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54
Efficient MultiView Reconstruction of LargeScale Scenes using Interest Points, Delaunay Triangulation and Graph Cuts
"... We present a novel method to reconstruct the 3D shape of a scene from several calibrated images. Our motivation is that most existing multiview stereovision approaches require some knowledge of the scene extent and often even of its approximate geometry (e.g. visual hull). This makes these approach ..."
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Cited by 56 (6 self)
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We present a novel method to reconstruct the 3D shape of a scene from several calibrated images. Our motivation is that most existing multiview stereovision approaches require some knowledge of the scene extent and often even of its approximate geometry (e.g. visual hull). This makes these approaches mainly suited to compact objects admitting a tight enclosing box, imaged on a simple or a known background. In contrast, our approach focuses on largescale cluttered scenes under uncontrolled imaging conditions. It first generates a quasidense 3D point cloud of the scene by matching keypoints across images in a lenient manner, thus possibly retaining many false matches. Then it builds an adaptive tetrahedral decomposition of space by computing the 3D Delaunay triangulation of the 3D point set. Finally, it reconstructs the scene by labeling Delaunay tetrahedra as empty or occupied, thus generating a triangular mesh of the scene. A globally optimal label assignment, as regards photoconsistency of the output mesh and compatibility with the visibility of keypoints in input images, is efficiently found as a minimum cut solution in a graph.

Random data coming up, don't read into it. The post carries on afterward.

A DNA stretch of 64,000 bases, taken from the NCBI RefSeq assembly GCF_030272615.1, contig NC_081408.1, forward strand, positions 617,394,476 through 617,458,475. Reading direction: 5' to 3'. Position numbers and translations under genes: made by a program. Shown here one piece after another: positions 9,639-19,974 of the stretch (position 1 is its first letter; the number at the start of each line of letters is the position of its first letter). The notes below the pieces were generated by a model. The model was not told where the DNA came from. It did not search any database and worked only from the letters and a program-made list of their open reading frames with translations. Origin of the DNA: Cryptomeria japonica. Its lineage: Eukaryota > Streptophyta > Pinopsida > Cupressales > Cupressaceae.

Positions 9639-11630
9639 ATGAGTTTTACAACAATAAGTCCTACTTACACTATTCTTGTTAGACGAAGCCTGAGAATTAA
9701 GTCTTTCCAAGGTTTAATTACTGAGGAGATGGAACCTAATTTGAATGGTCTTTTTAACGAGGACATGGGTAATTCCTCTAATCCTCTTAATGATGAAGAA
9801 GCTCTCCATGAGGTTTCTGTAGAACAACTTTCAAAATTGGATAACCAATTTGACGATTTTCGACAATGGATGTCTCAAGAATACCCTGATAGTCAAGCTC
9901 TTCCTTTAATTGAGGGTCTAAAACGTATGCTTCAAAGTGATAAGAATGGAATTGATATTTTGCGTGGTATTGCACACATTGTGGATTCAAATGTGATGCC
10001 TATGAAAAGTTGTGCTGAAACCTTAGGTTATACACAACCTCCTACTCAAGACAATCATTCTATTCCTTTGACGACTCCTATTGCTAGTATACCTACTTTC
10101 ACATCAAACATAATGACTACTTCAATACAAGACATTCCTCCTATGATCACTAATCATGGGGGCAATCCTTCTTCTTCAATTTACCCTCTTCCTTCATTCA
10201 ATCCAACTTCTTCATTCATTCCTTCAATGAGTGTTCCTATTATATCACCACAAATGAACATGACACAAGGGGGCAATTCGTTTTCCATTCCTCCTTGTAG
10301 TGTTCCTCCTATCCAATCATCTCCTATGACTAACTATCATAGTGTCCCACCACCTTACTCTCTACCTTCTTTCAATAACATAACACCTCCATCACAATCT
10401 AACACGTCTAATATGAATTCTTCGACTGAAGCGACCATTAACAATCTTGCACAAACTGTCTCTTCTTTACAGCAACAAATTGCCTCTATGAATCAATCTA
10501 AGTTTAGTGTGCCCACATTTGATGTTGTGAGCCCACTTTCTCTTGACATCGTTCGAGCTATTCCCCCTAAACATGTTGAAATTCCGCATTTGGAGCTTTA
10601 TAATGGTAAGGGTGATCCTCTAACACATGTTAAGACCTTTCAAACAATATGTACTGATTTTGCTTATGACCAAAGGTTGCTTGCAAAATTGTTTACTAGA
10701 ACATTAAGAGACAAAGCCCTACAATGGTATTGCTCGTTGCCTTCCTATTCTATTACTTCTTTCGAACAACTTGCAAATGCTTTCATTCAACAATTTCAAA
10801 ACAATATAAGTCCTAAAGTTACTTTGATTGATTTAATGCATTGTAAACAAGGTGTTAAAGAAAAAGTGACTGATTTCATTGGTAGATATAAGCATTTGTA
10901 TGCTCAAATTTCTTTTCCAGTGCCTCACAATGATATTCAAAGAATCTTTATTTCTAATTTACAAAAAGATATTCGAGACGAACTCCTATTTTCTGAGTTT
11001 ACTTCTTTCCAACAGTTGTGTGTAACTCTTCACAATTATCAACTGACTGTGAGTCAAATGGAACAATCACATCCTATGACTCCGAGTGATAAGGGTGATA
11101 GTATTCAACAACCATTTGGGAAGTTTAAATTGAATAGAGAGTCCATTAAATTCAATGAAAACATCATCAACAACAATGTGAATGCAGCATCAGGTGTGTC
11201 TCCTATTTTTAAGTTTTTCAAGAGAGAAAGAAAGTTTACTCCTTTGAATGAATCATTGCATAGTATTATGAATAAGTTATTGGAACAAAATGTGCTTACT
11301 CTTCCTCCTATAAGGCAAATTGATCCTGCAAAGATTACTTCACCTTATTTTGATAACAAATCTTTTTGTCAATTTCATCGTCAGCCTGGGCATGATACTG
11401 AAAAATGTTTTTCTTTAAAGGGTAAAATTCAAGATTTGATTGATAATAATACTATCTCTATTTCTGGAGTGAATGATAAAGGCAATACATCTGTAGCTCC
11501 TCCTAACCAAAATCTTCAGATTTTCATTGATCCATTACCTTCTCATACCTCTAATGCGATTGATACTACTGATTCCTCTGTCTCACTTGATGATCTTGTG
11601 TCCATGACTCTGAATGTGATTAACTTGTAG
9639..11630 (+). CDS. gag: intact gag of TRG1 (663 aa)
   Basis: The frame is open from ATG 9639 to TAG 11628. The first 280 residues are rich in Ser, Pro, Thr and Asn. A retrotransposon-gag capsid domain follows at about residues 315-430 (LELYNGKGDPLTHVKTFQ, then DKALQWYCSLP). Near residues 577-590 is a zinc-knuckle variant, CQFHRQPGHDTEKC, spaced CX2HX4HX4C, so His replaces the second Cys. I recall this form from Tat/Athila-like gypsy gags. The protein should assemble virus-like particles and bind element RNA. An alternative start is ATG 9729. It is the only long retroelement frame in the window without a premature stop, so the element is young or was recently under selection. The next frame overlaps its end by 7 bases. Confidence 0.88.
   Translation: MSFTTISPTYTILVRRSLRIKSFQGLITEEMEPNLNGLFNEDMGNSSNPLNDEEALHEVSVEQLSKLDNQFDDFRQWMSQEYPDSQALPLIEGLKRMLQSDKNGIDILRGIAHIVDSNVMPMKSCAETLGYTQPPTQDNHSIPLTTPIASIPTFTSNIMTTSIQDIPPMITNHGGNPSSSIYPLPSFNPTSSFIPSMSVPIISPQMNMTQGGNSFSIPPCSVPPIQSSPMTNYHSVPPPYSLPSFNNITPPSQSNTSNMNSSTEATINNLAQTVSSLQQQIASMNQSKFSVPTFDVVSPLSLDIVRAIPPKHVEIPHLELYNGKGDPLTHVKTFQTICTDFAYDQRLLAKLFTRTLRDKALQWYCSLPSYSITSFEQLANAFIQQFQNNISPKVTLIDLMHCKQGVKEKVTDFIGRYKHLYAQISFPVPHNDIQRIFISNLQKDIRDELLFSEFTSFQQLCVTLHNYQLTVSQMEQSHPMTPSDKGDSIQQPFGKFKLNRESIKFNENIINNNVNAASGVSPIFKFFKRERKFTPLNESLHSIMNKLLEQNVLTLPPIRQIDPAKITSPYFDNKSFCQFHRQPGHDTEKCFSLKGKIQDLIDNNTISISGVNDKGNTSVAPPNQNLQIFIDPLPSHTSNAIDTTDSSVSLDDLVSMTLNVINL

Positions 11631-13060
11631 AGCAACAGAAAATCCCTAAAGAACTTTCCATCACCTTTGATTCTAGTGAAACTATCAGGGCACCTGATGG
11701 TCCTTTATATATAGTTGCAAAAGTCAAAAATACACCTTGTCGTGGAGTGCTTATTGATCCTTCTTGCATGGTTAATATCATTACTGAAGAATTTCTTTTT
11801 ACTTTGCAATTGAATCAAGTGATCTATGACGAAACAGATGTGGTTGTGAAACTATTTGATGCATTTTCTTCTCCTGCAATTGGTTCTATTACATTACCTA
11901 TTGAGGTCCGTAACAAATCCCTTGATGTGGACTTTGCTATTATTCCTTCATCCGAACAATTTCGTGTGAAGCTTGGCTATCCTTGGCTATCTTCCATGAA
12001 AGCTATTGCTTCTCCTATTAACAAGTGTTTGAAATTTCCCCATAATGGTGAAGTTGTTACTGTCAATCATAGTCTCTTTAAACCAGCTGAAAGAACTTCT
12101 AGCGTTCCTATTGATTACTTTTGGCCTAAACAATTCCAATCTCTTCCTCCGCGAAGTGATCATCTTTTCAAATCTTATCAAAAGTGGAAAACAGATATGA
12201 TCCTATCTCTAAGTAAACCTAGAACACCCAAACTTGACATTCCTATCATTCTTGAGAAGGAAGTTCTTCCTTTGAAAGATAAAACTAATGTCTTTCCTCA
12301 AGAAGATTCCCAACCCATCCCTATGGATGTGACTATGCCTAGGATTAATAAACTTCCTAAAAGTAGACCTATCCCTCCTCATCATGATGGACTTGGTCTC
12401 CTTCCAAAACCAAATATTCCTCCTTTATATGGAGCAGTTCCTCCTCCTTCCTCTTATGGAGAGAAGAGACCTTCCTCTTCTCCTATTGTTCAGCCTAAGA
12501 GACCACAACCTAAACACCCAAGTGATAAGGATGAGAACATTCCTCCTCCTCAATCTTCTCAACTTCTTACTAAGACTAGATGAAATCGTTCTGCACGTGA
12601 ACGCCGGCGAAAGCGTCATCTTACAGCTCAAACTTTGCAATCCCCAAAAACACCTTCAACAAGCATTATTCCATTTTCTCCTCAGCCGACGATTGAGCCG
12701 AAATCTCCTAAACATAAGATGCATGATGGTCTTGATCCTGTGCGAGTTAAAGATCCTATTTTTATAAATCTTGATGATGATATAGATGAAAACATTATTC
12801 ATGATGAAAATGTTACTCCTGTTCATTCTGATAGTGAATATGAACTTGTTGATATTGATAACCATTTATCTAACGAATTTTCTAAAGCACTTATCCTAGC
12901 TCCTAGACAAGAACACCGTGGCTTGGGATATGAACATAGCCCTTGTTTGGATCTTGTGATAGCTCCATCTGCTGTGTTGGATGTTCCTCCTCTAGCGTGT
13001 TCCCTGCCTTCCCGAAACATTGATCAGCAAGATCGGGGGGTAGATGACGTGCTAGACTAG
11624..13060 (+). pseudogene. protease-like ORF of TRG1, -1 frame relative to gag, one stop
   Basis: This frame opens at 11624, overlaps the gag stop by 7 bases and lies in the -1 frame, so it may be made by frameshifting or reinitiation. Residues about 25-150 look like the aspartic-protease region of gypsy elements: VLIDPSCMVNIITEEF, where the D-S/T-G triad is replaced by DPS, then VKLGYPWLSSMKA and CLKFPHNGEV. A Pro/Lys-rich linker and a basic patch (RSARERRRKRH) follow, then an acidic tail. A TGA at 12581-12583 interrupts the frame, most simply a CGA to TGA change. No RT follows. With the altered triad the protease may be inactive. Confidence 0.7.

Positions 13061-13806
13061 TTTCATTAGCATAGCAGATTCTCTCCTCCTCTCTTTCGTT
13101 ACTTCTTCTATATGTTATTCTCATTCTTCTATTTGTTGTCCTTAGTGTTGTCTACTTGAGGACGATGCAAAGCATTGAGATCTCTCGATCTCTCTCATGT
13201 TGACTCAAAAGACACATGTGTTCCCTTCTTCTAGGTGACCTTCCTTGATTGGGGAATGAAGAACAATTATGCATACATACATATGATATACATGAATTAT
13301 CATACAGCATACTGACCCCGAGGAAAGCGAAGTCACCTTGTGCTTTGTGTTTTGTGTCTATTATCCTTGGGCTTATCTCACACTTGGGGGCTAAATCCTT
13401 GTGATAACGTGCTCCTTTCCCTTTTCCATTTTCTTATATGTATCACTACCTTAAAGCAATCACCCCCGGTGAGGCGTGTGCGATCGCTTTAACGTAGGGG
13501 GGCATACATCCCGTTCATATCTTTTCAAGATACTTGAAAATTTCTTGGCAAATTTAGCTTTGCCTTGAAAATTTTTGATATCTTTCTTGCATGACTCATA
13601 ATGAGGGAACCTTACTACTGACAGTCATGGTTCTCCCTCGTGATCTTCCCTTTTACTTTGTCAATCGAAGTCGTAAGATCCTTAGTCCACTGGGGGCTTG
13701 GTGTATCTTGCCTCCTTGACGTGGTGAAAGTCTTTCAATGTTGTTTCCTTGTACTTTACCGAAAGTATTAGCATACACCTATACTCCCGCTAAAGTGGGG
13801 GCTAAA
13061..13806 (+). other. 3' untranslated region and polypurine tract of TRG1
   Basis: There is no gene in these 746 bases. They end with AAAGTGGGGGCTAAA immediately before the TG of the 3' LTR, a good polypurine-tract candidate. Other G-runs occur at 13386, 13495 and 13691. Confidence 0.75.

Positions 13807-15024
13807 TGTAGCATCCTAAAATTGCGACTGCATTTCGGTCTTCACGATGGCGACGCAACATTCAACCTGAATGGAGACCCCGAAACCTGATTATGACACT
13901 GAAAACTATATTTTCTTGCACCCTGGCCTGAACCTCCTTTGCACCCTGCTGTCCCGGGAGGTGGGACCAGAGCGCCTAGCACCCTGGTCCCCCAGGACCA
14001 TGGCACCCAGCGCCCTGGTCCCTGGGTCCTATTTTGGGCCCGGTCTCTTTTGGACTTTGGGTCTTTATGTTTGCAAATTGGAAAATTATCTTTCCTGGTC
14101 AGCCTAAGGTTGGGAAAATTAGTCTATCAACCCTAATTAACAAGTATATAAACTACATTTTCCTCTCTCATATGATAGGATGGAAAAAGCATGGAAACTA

Manifold reconstruction in arbitrary dimensions using witness complexes
 In Proc. 23rd ACM Sympos. on Comput. Geom
, 2007
"... It is a wellestablished fact that the witness complex is closely related to the restricted Delaunay triangulation in low dimensions. Specifically, it has been proved that the witness complex coincides with the restricted Delaunay triangulation on curves, and is still a subset of it on surfaces, und ..."
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Cited by 39 (11 self)
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It is a wellestablished fact that the witness complex is closely related to the restricted Delaunay triangulation in low dimensions. Specifically, it has been proved that the witness complex coincides with the restricted Delaunay triangulation on curves, and is still a subset of it on surfaces, under mild sampling assumptions. Unfortunately, these results do not extend to higherdimensional manifolds, even under stronger sampling conditions. In this paper, we show how the sets of witnesses and landmarks can be enriched, so that the nice relations that exist between both complexes still hold on higherdimensional manifolds. We also use our structural results to devise an algorithm that reconstructs manifolds of any arbitrary dimension or codimension at different scales. The algorithm combines a farthestpoint refinement scheme with a vertex pumping strategy. It is very simple conceptually, and it does not require the input point sample W to be sparse. Its time complexity is bounded by c(d)W  2, where c(d) is a constant depending solely on the dimension d of the ambient space. 1
Dense Point Sets Have Sparse Delaunay Triangulations
"... Delaunay triangulations and Voronoi diagrams are one of the most thoroughly studies objects in computational geometry, with numerous applications including nearestneighbor searching, clustering, finiteelement mesh generation, deformable surface modeling, and surface reconstruction. Many algorithms ..."
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Cited by 29 (2 self)